Video

Video Kenya Launches Police Recruitment Drive After Terror Attacks

Kenya launched a major police recruitment drive this week as part of a large-scale effort to boost security following a recent spate of terror attacks. VOA’s Gabe Joselow reports that allegations of corruption in the process are raising old concerns about the integrity of Kenya’s security forces.
Video

Video Japan, China in Race for Asia High-Speed Rail Projects

A lucrative competition is underway in Asia for billions of dollars in high-speed rail projects. Cambodia, India, Indonesia, Malaysia Thailand and Vietnam are among the countries planning to move onto the fast track. They are negotiating with Japan and the upstart Chinese who are locked in a duel to revolutionize transportation across Asia. VOA Correspondent Steve Herman in Bangkok has details.
Video

Video Scientists: Mosquitoes Attracted By Our Genes

Some people always seem to get bitten by mosquitoes more than others. Now, scientists have proved that is really the case - and they say it’s all because of genes. It’s hoped the research might lead to new preventative treatments for diseases like malaria, as Henry Ridgwell reports from London.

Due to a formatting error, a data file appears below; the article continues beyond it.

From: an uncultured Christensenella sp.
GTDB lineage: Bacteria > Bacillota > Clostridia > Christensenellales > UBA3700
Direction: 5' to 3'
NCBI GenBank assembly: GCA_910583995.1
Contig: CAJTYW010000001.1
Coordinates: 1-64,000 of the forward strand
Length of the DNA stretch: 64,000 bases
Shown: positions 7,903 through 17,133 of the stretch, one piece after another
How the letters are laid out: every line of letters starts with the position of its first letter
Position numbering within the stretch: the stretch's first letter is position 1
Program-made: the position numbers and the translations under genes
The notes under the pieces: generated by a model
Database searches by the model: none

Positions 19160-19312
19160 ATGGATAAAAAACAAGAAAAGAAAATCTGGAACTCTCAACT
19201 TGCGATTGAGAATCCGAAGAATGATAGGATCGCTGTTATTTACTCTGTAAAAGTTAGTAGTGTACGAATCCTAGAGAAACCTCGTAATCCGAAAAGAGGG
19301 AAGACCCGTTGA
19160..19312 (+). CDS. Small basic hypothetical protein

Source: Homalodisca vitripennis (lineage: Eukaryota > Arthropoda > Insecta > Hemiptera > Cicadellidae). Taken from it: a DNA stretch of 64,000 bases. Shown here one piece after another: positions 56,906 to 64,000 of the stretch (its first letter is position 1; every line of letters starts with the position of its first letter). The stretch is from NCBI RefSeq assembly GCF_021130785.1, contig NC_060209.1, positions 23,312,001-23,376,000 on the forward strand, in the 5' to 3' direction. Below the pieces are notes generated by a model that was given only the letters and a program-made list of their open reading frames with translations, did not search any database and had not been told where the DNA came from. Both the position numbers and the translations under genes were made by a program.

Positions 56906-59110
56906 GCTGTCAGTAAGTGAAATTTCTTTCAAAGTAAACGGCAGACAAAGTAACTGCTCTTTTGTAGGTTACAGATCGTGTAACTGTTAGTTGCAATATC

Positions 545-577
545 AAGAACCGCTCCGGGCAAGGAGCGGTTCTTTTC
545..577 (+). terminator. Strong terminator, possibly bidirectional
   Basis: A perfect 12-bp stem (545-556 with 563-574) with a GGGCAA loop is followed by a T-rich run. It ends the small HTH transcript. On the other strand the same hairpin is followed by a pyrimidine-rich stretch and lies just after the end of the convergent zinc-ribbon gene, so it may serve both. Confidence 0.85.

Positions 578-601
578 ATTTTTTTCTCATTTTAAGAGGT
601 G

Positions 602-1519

Video

Video Bible Museum Coming to Washington DC

Washington is the center of American political power and also home to some of the nation’s most visited museums. A new one that will showcase the Bible has skeptics questioning the motives of its conservative Christian funders. VOA religion correspondent Jerome Socolovsky reports.
Video

Video Armenia and Politics of Word 'Genocide'

A century ago this April, hundreds of thousands of Armenians of the Turkish Ottoman empire were deported and massacred, and their culture erased from their traditional lands. While broadly accepted by the U.N. and at least 20 countries as “genocide”, the United States and Turkey have resisted using that word to describe the atrocities that stretched from 1915 to 1923. But Armenians have never forgotten.
Video

Video Afghan First Lady Pledges No Roll Back on Women's Rights

Afghan First Lady Rula Ghani, named one of Time's 100 Most Influential, says women should take part in talks with Taliban. VOA's Rokhsar Azamee has more from Kabul.
Video

Video New Brain Mapping Techniques Could Ease Chronic Pain

From Boulder, Colorado, Shelley Schlender reports that new methods for mapping pain in the brain are providing validation for chronic pain and might someday guide better treatment.

VOA Blogs